The National Science Foundation is expanding a study of transgender children as young as three years old, giving the project's researcher an additional $1 million.
Kristina Olson, a researcher at the University of Washington, received the 2018 Alan T. Waterman Award, the nation's "highest honor for a young scientist or engineer," for her work studying the gender identities of toddlers.
Olson's TransYouth Project is not just interested in transgender children, but "intersex children," "non-binary children," "princess boys," "pink boys," and more.
"Olson is recognized for her innovative contributions to understanding children's attitudes toward and identification with social groups, early prosocial behavior, the development of notions of fairness, morality, inequality and the emergence of social biases," the National Science Foundation said in a statement announcing the award.
Olson is most well known for her gender studies, which has already received over $600,000 from the taxpayers. The Waterman award, which was announced last week, will give Olson an additional $1 million over five years.
In a video announcing the award, the National Science Foundation said when Olson was "just a child," she was thinking about issues such as the correlation of race and social class in America.
When Olson was in grade school she started "noticing some of her peers were treated differently than others. She wondered why?" the National Science Foundation said.
"For example, I saw the ways in which factors like race and social class are correlated in our country," Olson said.
Now Olson mostly focuses on gender identity, with the TransYouth Project. The study currently is following 300 transgender kids across the country, and their siblings. The study recruited kids as young as three years old, and Olson hopes to follow them for two decades.
"In addition to transgender children, we are recruiting intersex children, gender nonconforming children, tomboys, princess boys, pink boys, non-binary children, gender creative kids—you name it!" according to the project's website. "If you have a child who is under 18 and fits in one of these (or a related) category and are interested in learning more about our work or signing up, please complete the contact form."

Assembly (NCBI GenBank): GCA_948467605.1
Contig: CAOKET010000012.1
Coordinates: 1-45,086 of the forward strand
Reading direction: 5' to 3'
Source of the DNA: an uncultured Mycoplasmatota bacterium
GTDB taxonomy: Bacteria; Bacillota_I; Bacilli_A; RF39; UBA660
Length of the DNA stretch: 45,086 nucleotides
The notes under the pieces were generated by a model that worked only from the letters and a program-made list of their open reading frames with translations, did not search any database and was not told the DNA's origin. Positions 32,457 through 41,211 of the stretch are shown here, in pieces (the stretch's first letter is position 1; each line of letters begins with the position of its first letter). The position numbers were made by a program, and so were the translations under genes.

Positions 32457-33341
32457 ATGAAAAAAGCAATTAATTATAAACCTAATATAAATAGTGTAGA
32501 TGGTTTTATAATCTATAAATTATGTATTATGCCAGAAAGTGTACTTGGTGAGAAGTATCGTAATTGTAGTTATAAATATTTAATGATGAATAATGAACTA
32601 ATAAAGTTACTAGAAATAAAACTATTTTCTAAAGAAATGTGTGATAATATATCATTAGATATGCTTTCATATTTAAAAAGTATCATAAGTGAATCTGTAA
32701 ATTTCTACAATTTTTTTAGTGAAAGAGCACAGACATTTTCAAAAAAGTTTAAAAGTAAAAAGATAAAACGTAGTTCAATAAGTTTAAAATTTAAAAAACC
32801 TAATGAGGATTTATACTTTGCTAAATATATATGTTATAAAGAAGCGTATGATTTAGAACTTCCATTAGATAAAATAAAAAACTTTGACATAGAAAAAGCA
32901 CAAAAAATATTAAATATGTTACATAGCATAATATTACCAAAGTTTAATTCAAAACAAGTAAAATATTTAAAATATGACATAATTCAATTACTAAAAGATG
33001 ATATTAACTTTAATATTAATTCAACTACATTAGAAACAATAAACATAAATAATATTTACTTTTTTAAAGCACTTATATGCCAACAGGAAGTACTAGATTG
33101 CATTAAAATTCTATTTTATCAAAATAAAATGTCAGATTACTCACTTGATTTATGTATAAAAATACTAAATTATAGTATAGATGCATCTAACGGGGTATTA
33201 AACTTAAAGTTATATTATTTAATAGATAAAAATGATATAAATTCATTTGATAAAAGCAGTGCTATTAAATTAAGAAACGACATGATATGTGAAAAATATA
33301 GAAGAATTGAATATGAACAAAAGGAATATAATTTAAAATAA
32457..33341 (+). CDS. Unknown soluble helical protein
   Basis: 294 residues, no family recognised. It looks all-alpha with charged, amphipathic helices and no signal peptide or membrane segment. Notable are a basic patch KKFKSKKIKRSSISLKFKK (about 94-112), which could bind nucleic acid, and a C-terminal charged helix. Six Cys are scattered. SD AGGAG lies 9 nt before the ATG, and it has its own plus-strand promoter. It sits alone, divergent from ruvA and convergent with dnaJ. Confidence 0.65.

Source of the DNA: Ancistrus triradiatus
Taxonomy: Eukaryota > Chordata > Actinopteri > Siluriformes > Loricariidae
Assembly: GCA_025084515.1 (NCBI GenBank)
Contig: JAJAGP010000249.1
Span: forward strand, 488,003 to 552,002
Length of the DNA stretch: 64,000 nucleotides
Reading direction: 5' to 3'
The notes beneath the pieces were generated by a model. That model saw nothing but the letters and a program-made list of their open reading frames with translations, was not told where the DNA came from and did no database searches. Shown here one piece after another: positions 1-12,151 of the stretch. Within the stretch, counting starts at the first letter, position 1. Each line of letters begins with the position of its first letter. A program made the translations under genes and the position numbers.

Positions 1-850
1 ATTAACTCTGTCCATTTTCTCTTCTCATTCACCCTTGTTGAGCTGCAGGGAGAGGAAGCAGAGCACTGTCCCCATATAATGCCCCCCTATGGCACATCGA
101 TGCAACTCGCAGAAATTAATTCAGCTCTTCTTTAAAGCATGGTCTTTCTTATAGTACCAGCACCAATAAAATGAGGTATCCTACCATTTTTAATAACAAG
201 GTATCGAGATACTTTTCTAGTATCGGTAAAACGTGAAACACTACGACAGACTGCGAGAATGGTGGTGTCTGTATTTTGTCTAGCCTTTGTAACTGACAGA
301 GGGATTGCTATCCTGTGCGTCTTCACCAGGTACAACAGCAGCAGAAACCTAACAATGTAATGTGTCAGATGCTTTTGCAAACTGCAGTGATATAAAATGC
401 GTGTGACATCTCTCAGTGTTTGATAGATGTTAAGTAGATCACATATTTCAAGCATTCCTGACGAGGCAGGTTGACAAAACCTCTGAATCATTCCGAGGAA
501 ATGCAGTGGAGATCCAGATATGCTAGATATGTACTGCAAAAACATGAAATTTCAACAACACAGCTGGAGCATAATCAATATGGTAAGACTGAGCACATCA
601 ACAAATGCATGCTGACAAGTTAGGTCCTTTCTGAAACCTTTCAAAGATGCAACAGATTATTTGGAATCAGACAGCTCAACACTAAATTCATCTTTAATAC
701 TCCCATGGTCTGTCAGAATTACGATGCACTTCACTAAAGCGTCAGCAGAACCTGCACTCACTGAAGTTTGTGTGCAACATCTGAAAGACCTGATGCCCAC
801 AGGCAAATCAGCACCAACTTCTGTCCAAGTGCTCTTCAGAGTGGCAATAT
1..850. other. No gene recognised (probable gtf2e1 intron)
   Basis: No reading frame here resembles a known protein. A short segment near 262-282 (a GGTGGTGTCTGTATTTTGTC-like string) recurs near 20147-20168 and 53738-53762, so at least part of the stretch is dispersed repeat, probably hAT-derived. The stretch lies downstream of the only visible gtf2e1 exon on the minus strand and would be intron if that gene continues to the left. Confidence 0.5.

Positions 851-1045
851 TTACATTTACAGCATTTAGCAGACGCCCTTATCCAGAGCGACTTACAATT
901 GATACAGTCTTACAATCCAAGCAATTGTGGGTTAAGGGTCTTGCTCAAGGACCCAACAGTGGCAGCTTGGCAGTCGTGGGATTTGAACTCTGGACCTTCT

Olson said the project does not provide surgeries on "these young prepubescent children," but that "these children transitioned socially well before she met them."
Children's doctors are already using the results of the study, the National Science Foundation said. The study so far has generated results that are pro-gender transition, claiming transgender children have rates of depression and anxiety "no higher" than "non-transgender" kids and do "really, really well" with parents who support them living as an opposite gender.
"While only in its fifth year, the study results are being used by pediatricians to educate families and the public about social and health issues related to gender diversity," the National Science Foundation said in the video.
The video then showed a slide from one of Olson's research presentations of a cartoon from the "How to Be a Girl" podcast, which documents a "single mom and an eight-year-old ‘girl with a penis.'"
Cheryl Kaiser, the head of the psychology department at the University of Washington, said Olson's work "breaks tremendous new ground."
The National Science Foundation echoed the sentiment.
"The history of scientific discovery reveals many examples of the important role the social sciences can play in enhancing our health, security and national prosperity," said Gary May, the chairman of the Waterman Award Committee, which unanimously chose Olson for the award. "Kristina Olson's research on bias has been identified as enlarging our perspective on how people, cultures and nations relate to one another."
"I believe it is impossible to solve any large-scale social issues without documenting, understanding and ultimately bridging differences in people's racial, cultural, gender, and other identities," Olson said.
Olson added that she believes her work can change "society's understanding of gender and identity."
Olson has already received $635,711 from the federal government for her gender studies.
The Washington Free Beacon previously reported on Olson's work receiving taxpayer funding, including $138,000 for transgender research last year. The National Science Foundation said that study would ask four-year-olds about their "internal sense of gender identity" and what "gender-typed toys" they play with.
Olson also received $497,711 beginning in 2015 for a project entitled, "Toward a Broader Understanding of Gender Development." The research focus of the initial study was to "develop more complex understandings of gender."
In addition, Olson received $120,254 last year for a study asking four- and five-year-olds about their race and social status.
She has also received $184,500 for a study of "cross-cultural comparison of conceptions" of intellectual property in 2013. In all, she has received $1,940,465 from the National Science Foundation.
The $1 million in new funding will go towards expanding the TransYouth project, as well as starting a mentorship program for "LGBTQ students, students of color, first-generation college students, and those from small colleges with fewer resources for research."